Thanks for whetting my appetite

#9 lenj

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Posted 14 April 2007 - 14:34

QUOTE
But I used the Carene today for at least 3 notebook pages because the nib wouldn't stop gliding.


I agree, wonderfully smooth nib.


Edited by lenj, 14 April 2007 - 14:35.


#10 piplup

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Posted 19 April 2009 - 20:05

Hi Rique,

Yes, you are right. Vermeil is gold plated sterling silver. When engraving the cap, the beautiful, contrasting silver lines result. It's beautiful! I'm thinking of the bronze one.

Sandra





The cap is metal, plated in gold with silver stripes that have been hammered through the gold plate. [/quote]
Isn´t vermeil gold-plating over silver? I´m not sure, but I think this cap is solid silver finished with gold. There´s also another pen in the Carène line, slightly less expensive, with a silver cap; the cap design is different, though.

regards,
Rique
[/quote]


#11 msganesh

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Posted 15 June 2009 - 18:10

QUOTE (chemgeek @ Apr 12 2007, 01:40 AM) <{POST_SNAPBACK}>
<span style='font-size:14pt;line-height:100%'>Waterman Carene Deluxe</span>

First Impressions--Based on my excellent writing experiences with a Waterman Phileas, I was interested in something with a little higher quality build. Comes in a stout box with a converter and one ink cartridge.

Appearance and Finish--I chose the Prussian Blue version with the vermeil cap. The barrel is indeed Prussian Blue, a steely-tealy dark blue. The main trim color is gold, with an angled end cap that surrounds a contrasting black button. The cap is metal, plated in gold with silver stripes that have been hammered through the gold plate. The clip has a slight swoosh for easy pocketing, and has the distinctive Waterman slot in the middle. The pen has a classy streamlined look from the past.

Design/Size/Weight--The pen is primarily metal in construction, giving it more heft than most pens this size, but it doesn't seem overly heavy to write with. With a full load of ink, it weighs in at 35.5 g (1.25 oz), about 20-30% heavier than resin pens this size. The pen is 5 7/8" posted, 5" unposted, and 5 3/4" capped. The cap can be posted securely, but it takes a good push, and it seems a shame to do so anyway for fear of eventually marring the blue finish. The cap snaps off for quick removal and replacement. The nib is inlaid and flush with torpedo-shaped writing point.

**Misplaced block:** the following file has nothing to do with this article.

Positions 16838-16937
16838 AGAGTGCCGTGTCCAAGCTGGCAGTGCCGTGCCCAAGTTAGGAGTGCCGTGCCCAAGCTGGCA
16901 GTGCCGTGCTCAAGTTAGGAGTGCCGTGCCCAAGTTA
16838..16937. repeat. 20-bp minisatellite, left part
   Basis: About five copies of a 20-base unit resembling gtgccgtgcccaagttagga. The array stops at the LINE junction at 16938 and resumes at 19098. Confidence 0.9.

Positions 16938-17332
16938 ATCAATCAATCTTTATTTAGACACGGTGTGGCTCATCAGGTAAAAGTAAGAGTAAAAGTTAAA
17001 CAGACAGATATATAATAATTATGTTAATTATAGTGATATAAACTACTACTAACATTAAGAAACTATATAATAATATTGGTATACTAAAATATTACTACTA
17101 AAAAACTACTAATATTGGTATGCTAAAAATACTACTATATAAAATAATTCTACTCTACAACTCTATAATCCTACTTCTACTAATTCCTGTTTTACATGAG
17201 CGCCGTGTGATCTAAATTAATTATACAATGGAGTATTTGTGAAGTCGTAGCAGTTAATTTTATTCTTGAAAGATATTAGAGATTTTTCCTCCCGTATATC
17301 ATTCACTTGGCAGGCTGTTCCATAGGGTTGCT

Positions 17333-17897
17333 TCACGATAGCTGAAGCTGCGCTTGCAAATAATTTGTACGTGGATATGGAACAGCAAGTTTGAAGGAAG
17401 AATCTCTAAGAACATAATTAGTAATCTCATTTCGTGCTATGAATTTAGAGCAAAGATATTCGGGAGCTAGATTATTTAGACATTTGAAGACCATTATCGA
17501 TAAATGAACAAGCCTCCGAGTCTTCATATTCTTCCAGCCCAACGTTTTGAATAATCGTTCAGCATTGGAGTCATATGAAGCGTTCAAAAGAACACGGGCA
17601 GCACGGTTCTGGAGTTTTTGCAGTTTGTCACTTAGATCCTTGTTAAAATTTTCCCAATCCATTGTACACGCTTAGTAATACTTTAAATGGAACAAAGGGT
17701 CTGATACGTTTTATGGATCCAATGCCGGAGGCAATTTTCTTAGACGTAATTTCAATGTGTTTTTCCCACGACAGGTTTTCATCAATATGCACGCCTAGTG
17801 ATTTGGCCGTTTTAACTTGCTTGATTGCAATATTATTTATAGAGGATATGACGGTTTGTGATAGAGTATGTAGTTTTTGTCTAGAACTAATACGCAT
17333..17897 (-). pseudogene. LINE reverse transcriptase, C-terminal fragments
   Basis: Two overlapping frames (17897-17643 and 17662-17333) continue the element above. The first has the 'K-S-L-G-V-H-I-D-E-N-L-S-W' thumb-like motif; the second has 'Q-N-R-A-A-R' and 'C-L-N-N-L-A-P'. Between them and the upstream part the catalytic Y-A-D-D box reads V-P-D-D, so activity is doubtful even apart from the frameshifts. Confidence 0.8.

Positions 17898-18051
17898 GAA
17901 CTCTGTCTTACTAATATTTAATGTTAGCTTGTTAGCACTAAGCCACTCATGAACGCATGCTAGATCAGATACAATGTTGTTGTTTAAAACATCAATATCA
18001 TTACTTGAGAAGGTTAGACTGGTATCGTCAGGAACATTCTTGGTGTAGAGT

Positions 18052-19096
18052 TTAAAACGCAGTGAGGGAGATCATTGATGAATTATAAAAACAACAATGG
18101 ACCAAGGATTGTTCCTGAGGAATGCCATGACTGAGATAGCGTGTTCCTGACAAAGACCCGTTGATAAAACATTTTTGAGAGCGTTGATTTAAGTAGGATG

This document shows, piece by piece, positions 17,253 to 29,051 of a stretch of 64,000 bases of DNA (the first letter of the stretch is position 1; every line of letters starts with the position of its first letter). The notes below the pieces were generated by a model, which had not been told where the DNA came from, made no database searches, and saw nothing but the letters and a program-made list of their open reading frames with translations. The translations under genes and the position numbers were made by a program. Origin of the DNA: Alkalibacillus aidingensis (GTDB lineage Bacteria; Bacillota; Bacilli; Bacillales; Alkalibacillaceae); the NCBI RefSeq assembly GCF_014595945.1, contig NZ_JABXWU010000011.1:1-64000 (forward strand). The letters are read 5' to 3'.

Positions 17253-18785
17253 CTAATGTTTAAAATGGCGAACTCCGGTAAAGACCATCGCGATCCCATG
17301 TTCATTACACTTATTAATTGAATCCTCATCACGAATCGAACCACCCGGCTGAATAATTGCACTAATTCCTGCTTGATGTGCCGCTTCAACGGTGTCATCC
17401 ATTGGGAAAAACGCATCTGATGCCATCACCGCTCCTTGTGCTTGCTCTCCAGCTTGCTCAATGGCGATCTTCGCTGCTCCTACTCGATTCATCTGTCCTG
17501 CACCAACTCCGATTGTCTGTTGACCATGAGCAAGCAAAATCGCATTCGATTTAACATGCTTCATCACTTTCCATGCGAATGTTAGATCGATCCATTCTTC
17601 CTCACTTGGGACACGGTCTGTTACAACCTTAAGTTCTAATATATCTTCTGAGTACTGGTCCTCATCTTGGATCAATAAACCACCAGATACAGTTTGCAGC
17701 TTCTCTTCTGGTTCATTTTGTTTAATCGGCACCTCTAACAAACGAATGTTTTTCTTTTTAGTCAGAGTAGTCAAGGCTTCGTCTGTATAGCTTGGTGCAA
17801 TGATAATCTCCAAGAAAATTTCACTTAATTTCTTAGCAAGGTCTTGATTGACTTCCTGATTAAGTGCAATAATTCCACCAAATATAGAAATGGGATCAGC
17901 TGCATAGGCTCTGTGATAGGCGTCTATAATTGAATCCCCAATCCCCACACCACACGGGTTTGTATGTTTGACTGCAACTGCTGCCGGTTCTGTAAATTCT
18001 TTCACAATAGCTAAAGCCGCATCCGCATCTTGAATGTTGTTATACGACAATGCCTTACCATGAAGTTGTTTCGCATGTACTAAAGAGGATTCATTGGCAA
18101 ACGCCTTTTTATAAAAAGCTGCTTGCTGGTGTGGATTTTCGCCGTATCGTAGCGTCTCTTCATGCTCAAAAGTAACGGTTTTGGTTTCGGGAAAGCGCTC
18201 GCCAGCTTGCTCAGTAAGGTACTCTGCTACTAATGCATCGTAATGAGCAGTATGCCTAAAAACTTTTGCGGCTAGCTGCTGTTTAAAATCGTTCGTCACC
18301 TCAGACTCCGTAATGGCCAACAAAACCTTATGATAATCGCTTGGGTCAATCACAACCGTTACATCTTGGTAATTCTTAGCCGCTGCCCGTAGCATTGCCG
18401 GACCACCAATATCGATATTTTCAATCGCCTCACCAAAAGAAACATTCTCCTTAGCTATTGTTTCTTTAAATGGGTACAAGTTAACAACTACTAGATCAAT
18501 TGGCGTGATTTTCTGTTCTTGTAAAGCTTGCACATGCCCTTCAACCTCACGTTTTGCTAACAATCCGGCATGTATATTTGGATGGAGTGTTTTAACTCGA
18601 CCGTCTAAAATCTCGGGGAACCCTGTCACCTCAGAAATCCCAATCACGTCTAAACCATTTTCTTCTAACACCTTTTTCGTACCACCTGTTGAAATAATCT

Nib design and performance--As is my wont, I selected a fine nib. As mentioned above, the nib is attractively inlaid into the grip/point in 18K gold. This is a true fine point, laying down a line no more than 0.5 mm wide, somewhat narrower than most fine-nibbed pens. The nib is smooth, but has a significant amount of tactile feedback. It is quite stiff due to its tightly tapered point and inlaid design. It will stand up to a heavy touch. This would be a nice nib for making detailed notes; I will probably use mine frequently to write in my laboratory notebook. It lays down a line that is actually quite wet, but not sloppy enough to encourage feathering or smearing.

Filling System--Uses a converter or cartridge. Fills nicely from a breather hole drilled through the back of the grip directly behind the nib. Make sure this hole is submerged, and turn the converter piston.

Cost/Value--Available for $225 from Swisher Pens. OK, it's not inexpensive. But it has the classic looks of the Edson for significantly less.

Overall Opinion/Conclusion--I admit I bought this primarily for the aesthetics and my prior experience with inexpensive Waterman pens. It's significantly "dressier" than my other everyday writers, and very well-made. Everyone who spies it in my pocket comments on it. Highly recommended.

hi
i own a same piece with medium nib. i am not so sure the medium nib writes well. it does skip few strokes and the tactile feed back is not the best. i feel any pelikan is way up in comparison. thenks for a nice feed back however

#12 breaker

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Posted 03 October 2010 - 18:07

nice review
Cogito ergo sum

#13 aliikizkaya

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Posted 22 November 2013 - 08:40

Waterman Carene with 18K gold nib is a disappointed nib performance after Phileas and Expert. Pentel Tradio FP nib made by Waterman has a better performance than Waterman Carene. Carene nib is very stiff for an 18K gold nib.


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#14 Ghost Plane

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Posted 22 November 2013 - 13:45

Inlays are supposed to be stiff. You float Carenes on the ink flow as opposed to shoving down with pressure like the flex freaks. Very restful to the hand letting the weight of the pen do all the work.

#15 MarneM

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Posted 22 November 2013 - 14:45

I absolutely love my Carene. I've found, as people have suggested in other areas, that the section holds an amazing amount of ink, to the point where I will actually force ink up into the section and then fill up the extra space in the converter. This helps a great deal with the ink flow, and ensuring that the pen doesn't suffer any skipping.

 

I have the marine amber version with a stub nib. It does beautiful things for my writing. When I hit the sweet spot, the pen does indeed do all the work and glides across the page effortlessly.

 

(This post is from 2007! *laughs*)